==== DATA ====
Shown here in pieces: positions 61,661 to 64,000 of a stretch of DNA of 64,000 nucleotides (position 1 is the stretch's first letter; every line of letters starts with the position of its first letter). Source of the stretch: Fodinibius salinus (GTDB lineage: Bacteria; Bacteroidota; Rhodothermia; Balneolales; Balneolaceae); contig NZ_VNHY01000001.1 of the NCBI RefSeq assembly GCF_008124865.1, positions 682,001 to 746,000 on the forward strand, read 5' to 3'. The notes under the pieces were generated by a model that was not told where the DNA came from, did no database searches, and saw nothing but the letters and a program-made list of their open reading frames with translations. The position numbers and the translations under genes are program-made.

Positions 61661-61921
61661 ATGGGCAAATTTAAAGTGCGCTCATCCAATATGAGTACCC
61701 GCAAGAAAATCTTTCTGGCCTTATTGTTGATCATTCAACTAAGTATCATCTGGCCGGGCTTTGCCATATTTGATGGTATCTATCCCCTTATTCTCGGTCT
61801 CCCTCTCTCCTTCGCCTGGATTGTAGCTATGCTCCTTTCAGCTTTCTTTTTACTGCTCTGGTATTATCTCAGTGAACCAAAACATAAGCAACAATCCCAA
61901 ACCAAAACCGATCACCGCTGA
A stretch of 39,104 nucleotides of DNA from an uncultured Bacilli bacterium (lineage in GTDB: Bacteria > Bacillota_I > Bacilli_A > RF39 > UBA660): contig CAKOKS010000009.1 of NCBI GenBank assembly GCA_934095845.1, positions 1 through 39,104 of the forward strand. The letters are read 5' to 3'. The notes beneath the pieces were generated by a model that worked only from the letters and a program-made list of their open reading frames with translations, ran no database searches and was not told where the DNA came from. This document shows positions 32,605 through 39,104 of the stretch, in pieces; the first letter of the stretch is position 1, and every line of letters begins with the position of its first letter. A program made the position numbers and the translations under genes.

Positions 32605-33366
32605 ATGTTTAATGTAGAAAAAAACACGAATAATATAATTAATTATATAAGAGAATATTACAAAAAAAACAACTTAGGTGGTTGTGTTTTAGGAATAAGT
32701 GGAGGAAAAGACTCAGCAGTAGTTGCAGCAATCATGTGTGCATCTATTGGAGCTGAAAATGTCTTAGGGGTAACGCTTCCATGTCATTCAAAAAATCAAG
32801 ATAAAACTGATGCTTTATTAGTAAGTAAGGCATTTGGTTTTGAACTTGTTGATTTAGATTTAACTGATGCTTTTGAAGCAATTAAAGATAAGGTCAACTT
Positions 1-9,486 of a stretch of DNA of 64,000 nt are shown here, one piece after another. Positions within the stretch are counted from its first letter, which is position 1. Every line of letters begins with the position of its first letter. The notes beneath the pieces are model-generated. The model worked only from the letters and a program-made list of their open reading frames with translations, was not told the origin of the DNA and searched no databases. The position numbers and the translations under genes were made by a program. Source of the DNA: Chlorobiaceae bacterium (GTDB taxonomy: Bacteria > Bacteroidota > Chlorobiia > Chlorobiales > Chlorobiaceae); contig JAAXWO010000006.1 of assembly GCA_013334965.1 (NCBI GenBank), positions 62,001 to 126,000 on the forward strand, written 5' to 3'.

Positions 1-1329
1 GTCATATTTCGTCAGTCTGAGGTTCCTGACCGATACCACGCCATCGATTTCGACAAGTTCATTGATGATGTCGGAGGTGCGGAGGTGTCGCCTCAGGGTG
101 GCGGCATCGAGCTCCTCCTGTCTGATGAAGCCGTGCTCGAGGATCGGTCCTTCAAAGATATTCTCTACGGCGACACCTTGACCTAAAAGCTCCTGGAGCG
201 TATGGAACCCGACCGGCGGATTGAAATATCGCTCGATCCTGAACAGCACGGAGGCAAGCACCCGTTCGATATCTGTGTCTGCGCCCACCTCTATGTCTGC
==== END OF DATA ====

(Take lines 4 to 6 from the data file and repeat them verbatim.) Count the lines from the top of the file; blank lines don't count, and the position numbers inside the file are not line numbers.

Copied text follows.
61701 GCAAGAAAATCTTTCTGGCCTTATTGTTGATCATTCAACTAAGTATCATCTGGCCGGGCTTTGCCATATTTGATGGTATCTATCCCCTTATTCTCGGTCT
61801 CCCTCTCTCCTTCGCCTGGATTGTAGCTATGCTCCTTTCAGCTTTCTTTTTACTGCTCTGGTATTATCTCAGTGAACCAAAACATAAGCAACAATCCCAA
61901 ACCAAAACCGATCACCGCTGA